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New York: Start Your Engines – Kenneth Cole, Nicole Miller Signature, Richard Tyler Couture and the Delta Uniform Collection and Hollywould

As fashion week got moving, Kenneth Cole went sporty and practical with a Seventies touch, while Richard Tyler sped down the runway with sky-high tailored looks and Nicole Miller headed North for inspiration.

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This story first appeared in the February 5, 2005 issue of WWD.  Subscribe Today.

As fashion week got moving, Kenneth Cole went sporty and practical with a Seventies touch, while Richard Tyler sped down the runway with sky-high tailored looks and Nicole Miller headed North for inspiration.

Kenneth Cole: Lights, camera, humanitarian action. As usual, Kenneth Cole kicked off his runway presentation with a call to conscientious arms. This time, his video vignette focused on the country’s homeless. Cole had comedian Mario Cantone — best known as Charlotte’s irritating, persnickety sidekick on “Sex and the City” — playing at salesman, bullying shoppers into donating their coats to the homeless. “Get with the program, bitch!” he yelled at one hapless man trying on jackets who eventually lost his own to Cole’s charity.

While Cole’s altruistic side urged his audience to give coats away, on the runway, his businessman counterpart provided ample alternatives to fill those newly empty spots in the closet. Donated one of those passé but oh-so-warm puffy jackets? Replace it with one of Cole’s pared-down duffel coats in stone, plum or muted green, or maybe a long, maroon peacoat.

Indeed, a pulled-together, sporty attitude defined one of Cole’s strongest collections to date, filled with appealing, practical looks for women and men. To wit — perhaps to highlight the versatility of the clothes — toward the end of the show, Harry Belafonte appeared seemingly out of nowhere, as dashing as any boy model, if way out of context. But no matter. This collection felt more resolved and confident than any Cole has previously shown.

He kept to clean, unfussy lines and a mostly dark palette, infusing earthy neutrals with doses of deep blue, green and plum, as in the thin emerald turtleneck topping a slate pouf skirt. The knits went two ways: fine-gauge and graceful over liquid skirts or ultracozy, worn with long, louche pants. Throughout, the clothes looked smartly classic with a hint of the Seventies, less in proportion than in polish. In fact, some pieces more than whispered certain references, most notably Calvin Klein, then and now. Case in point: the jersey dresses, colorblocked by day, monotone by night. But those too-obvious moments aside, Cole delivered the roots of what could develop into a distinctive, ongoing aesthetic.

Nicole Miller Signature: Nicole Miller may have abandoned the Celtic priestess that served as her muse for spring, but she isn’t out of the Dark Ages yet. Rather, she caught the first longboat off Britannia’s shores and headed toward the land of the Vikings, embracing a new muse, the Old Norse Valkyrie. If that gal sounds like a peculiar source of inspiration, she was, and she made for a peculiar collection. As with any storybook motif, a theme is what you do with it. When Miller approached her operatic saga with an un-Wagnerian light touch, the clothes were often terrific. To that end, flowing silk dresses printed with Viking ships were sweet. And she worked warrior-esque beading in diverse ways, as shield-shaped insets on the side of an olive silk gown and as playful glitz on colorful shearlings.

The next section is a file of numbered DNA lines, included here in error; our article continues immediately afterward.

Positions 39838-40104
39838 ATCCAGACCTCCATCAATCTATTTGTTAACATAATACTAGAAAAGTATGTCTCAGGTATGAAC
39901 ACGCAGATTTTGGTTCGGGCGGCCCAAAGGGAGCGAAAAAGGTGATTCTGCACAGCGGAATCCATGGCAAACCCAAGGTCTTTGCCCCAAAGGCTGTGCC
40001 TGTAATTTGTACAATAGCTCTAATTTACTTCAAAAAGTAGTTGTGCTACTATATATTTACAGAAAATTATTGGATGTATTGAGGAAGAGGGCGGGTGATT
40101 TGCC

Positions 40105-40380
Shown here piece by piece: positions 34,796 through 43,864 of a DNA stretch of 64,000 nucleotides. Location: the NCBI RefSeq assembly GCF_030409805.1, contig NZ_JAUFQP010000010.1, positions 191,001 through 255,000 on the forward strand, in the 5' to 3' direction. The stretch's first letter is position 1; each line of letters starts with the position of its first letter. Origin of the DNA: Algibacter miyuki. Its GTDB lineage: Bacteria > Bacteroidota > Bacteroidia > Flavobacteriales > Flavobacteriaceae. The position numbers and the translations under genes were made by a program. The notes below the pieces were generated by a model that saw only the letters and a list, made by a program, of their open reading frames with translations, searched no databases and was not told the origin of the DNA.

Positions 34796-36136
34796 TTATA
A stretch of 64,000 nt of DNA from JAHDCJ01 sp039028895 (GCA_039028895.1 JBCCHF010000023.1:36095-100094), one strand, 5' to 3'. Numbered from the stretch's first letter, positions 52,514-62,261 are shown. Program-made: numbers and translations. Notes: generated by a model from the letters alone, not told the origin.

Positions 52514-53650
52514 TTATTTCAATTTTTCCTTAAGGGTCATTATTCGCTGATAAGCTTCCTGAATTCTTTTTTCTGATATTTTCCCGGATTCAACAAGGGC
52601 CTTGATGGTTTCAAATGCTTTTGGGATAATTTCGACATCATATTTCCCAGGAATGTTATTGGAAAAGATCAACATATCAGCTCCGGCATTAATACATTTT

But the designer went overboard with tons of heavy metal, in for example, a dress made of copper threads with ruching that added so much girth, it might befit the rotund Brunhilde herself. And that’s not a look to which modern girls aspire.

Richard Tyler Couture and the Delta Uniform Collection: It was another kind of runway for Richard Tyler this season. To start with, the terrific uniforms he designed for Delta Airlines flight attendants came down the catwalk in droves, ultimately overshadowing his gowns in number and range. Should all of those looks — and their levels of tailoring — actually end up at the terminals and in the air, Delta will have some seriously chic crews. And sexy to boot, given the designer’s high-glam, power-babe sensibility. Sure, he gave a nod to jaunty sportif with a navy cardigan over a crisp, red-trimmed white shirt and navy pants. But more often, he went for authoritative sizzle in curvy navy dresses or stretch wool skirts suited to perfectly shaped jackets. And as for those hot red taffeta dresses, fasten your seat belts.

For his own collection, Tyler showed only a few additional tailored looks, alluring suits in that svelte Sky Miles spirit. He preferred to focus on evening. Of course, his lineup of gowns included some beauties, especially the fluid, low-back silk jerseys. Yet with the overall emphasis so clearly on Delta, Tyler’s own line seemed to get secondary consideration, which left you wanting more.

Hollywould: Good things come in small packages. That would be the main lesson to take home from Holly Dunlap’s first-ever ready-to-wear show. The wicked humor and sharp sense of camp that have made Dunlap’s shoes and bags such a hit translated poorly to clothes. It was as if the designer starred in a movie called, “Honey, I Blew Up the Accessories,” not taking into account that a modicum of restraint, perhaps not needed for a shoe, is necessary for a coat. Considering that the show’s offerings approximated the gaudy glitz of a high-end Slavic call girl, its theme of “From Russia With Love” lent itself to a slew of crude jokes. If Dunlap chooses to continue with rtw, she would do well to rein in the ostentation. And while she’s at it, she should find a better factory to produce the samples. Or focus on the fun accessories that everybody loves so much.

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